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Washington Update: Details of the Appropriations and Tax Extenders Bills Signed Into Law Last Month

On December 18, 2015, President Obama signed a Fiscal Year 2016 omnibus appropriations bill into law that increases investments in research and student aid, a tax extenders measure that makes permanent certain tax benefits for students and universities and the extension of the Perkins Loan program. Below you will find a brief summary of both measures with links for additional information.

FY2016 Omnibus Appropriations Bill

For education/student aid programs, the measure:

  • Ensures the maximum Pell grant award will increase by $140 to $5,915 in the 2016-2017 school year while not dipping into the Pell surplus.
  • Increases TRIO by $60 million to $900 million (a 7.1% increase over FY15)
  • Increases GEARUP by $21 million to $323 million (7%)

For research, the measure:

  • Increases funding for NIH by $2 billion to $32.1 billion (a 6.5% increase over FY15) — the largest single increase for the agency in over a decade.
  • Increases funding for the Agriculture and Food Research Initiative by $25 million to $350 million (7.7%)
  • Increases funding for the Department of Energy Office of Science by $279 million to $5.35 billion (5.5%)
  • Increases funding for NSF by $119 million to $7.46 billion (1.6%)

Important programs that were cut in either or both the House and Senate bills earlier this year, such as the Graduate Assistance in Areas of National Need, the Supplemental Educational Opportunity Grant, the Institute of Education Sciences, Title VI International Education, and Health Resources Services Administration Health Professions are fully restored to Fiscal Year 2015 levels. The First in the World Program ultimately did not receive any funding.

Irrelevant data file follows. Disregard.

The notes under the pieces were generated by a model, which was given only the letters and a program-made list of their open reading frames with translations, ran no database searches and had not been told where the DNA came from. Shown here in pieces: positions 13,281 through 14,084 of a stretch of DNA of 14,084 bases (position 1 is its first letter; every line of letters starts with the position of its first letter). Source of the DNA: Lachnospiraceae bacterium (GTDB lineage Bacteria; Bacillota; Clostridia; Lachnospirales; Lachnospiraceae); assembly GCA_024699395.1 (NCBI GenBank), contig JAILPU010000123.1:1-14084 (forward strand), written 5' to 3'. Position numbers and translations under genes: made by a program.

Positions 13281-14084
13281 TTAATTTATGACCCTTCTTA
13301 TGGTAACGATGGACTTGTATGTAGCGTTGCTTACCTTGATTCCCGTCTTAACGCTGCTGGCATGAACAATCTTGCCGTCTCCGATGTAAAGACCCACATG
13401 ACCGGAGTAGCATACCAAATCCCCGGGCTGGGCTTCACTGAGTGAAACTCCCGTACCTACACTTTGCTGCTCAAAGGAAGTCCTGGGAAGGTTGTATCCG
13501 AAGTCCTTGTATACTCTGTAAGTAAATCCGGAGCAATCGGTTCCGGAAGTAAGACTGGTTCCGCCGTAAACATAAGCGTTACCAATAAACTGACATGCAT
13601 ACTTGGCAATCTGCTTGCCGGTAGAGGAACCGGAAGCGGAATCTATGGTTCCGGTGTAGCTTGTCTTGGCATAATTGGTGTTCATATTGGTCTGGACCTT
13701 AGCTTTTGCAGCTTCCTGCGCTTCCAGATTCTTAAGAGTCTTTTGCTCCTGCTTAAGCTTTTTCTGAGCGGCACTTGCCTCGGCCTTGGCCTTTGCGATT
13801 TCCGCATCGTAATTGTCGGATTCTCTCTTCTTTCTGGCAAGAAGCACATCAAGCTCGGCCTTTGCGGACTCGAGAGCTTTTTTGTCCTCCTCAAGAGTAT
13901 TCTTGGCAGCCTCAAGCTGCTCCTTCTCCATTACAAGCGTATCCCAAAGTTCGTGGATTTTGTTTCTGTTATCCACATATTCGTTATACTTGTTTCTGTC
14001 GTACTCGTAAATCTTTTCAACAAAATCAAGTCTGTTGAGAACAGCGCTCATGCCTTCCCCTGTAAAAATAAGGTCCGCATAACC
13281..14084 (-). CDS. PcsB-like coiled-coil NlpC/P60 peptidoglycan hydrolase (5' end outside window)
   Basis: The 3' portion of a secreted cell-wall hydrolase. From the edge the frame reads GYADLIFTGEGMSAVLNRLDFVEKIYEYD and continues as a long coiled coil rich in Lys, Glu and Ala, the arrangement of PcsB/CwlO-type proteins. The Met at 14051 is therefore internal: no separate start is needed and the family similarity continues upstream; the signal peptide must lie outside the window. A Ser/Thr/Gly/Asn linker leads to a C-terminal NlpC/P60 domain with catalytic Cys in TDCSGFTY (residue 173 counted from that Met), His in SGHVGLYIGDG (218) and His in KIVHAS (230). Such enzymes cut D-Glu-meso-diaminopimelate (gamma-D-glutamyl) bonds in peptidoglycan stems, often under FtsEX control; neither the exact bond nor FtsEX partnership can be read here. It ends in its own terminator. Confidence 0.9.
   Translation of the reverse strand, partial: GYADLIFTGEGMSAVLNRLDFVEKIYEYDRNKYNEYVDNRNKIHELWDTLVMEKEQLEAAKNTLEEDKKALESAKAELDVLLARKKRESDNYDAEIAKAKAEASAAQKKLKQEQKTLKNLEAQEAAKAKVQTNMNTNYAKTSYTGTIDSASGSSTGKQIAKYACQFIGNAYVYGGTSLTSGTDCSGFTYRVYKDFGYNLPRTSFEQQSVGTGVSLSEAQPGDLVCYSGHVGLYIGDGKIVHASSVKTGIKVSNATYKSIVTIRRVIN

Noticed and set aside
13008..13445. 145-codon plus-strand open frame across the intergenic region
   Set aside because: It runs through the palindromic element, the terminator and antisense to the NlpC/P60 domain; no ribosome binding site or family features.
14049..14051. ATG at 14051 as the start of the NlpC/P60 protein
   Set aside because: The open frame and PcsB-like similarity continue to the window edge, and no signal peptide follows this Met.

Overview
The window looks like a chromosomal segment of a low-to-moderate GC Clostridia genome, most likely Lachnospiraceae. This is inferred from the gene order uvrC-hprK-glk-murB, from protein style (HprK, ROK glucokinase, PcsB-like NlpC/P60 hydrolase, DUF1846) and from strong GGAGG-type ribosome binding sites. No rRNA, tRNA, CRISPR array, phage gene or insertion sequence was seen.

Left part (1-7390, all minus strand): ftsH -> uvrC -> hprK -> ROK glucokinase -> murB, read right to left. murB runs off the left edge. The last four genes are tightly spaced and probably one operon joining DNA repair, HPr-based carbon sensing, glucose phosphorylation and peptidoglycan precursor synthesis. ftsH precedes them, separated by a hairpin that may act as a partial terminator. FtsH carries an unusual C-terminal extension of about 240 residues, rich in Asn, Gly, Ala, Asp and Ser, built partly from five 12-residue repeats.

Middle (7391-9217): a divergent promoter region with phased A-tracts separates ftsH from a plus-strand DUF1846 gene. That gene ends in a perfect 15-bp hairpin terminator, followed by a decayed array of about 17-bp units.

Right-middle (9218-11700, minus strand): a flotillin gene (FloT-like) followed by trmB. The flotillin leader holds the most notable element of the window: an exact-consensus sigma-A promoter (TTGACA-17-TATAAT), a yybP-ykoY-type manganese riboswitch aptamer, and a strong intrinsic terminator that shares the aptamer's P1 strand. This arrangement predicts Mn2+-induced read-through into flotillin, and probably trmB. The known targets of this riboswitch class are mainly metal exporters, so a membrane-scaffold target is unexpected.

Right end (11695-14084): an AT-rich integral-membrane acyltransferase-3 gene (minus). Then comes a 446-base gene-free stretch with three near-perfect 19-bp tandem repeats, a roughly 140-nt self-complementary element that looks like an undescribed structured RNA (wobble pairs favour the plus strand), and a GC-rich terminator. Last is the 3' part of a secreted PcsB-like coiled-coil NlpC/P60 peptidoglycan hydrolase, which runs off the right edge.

The bill also significantly increases the opportunities for U.S. universities to partner and help develop institutions of higher education in developing countries and supports the global food security research at U.S. universities through the Feed the Future Innovation Labs. APLU’s International Advocacy Coordinating Committee actively worked to build critical support on Capitol Hill for these programs.

A more complete summary of the FY2016 omnibus appropriations bill can be found here.

Tax Extenders Bill

The tax extenders bill addresses several provisions that were set to expire in 2017. The measure costs more than $650 billion over the next ten years. Among the highlights included in the measure:

  • Makes permanent the American Opportunity Tax Credit that provides low and middle-income families with an annual tax credit of up to $2,500 per student for college expenses.
  • Makes permanent the IRA charitable rollover tax deduction that will facilitate greater philanthropic contributions to universities.
  • Makes permanent the R&D tax credit, which benefits U.S. industries seeking to conduct applied research and development activities, often building upon the scientific knowledge gained through the basic research performed at our institutions.
  • Extends the tuition and expenses deduction through 2016.
  • Reforms 1098-T reporting requirements so institutions report only qualified tuition and related expenses paid by students rather than choosing either amounts paid or amounts billed. Some institutions have concerns that this is a very difficult administrative burden.

The full tax extenders measure can be read here.

Perkins Loan Extension

One more pertinent action Congress took last month was to pass legislation under unanimous consent, which extends the Perkins Loan program for two years. Authorization for this campus-based aid program expired at the end of September. The details of the extension bill are not ideal, as it limits graduate student participation and mandates that new Perkins recipients exhaust unsubsidized Stafford loans before taking Perkins. However, enactment keeps the program alive and will allow Congress to more thoroughly consider the Perkins Loan program in the context of the Higher Education Act, which is the appropriate vehicle. APLU will advocate for restoring graduate student eligibility and fixing other problems in the reauthorization of the Higher Education Act.

  • Council on Governmental Affairs

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